care about business logic, and the business logic in this instance is
       how you "order" a product, and what you need to display about it	once
       you've done so. This is what programming	should be: only	caring about
       the work	that distinguishes one program from another.

       It does this using a technique called MVC for web applications.

   What	is MVC for web applications?
       Maypole was originally called "Apache::MVC", reflecting its basis in
       the Model-View-Controller design	pattern. (I had	to change it firstly
       because Maypole isn't tied to Apache, and secondly because
       "Apache::MVC" is	a really dull name.) It's the same design pattern that
       forms the foundation of similar projects	in other languages, such as
       Java's Struts framework.

       This design pattern is found primarily in graphical applications; the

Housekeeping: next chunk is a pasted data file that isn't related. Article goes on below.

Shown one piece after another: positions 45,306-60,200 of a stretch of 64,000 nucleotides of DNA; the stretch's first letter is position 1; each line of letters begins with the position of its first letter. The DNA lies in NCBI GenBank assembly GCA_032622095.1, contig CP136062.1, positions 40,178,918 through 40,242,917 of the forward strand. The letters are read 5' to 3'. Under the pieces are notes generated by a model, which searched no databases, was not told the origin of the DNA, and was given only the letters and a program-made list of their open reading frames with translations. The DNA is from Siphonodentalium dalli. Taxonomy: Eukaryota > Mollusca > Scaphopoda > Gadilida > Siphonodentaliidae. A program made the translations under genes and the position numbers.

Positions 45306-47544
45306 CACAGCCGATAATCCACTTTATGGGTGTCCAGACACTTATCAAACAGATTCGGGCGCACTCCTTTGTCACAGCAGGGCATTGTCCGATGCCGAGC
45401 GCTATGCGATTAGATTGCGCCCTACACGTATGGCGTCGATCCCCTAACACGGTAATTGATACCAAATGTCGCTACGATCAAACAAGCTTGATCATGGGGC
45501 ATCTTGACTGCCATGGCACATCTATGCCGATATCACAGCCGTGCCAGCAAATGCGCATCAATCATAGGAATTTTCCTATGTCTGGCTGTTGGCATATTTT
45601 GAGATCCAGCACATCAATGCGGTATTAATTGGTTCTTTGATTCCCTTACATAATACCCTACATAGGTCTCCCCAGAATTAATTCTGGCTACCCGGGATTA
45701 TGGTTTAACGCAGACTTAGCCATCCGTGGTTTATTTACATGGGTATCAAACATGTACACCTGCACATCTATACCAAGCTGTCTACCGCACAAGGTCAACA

idea is that you	have a Model class which represents and	manipulates
       your data, a View class which is	responsible for	displaying that	data
       to the user, and	a Controller class which controls the other classes in
       response	to events triggered by the user. This analogy doesn't
       correspond precisely to a web-based application,	but we can take	an
       important principle from	it. As Template	Toolkit	author Andy Wardley
       explains:

	   What	the MVC-for-the-web crowd are really trying to achieve is a clear
	   separation of concerns.  Put	your database code in one place, your
	   application code in another,	your presentation code in a third place.
	   That	way, you can chop and change different elements	at will,
	   hopefully without affecting the other parts (depending on how well your
	   concerns are	separated, of course).	This is	common sense and good practice.
	   MVC achieves	this separation	of concerns as a by-product of clearly
	   separating inputs (controls)	and outputs (views).

       This is what Maypole does. It has a number of database drivers, a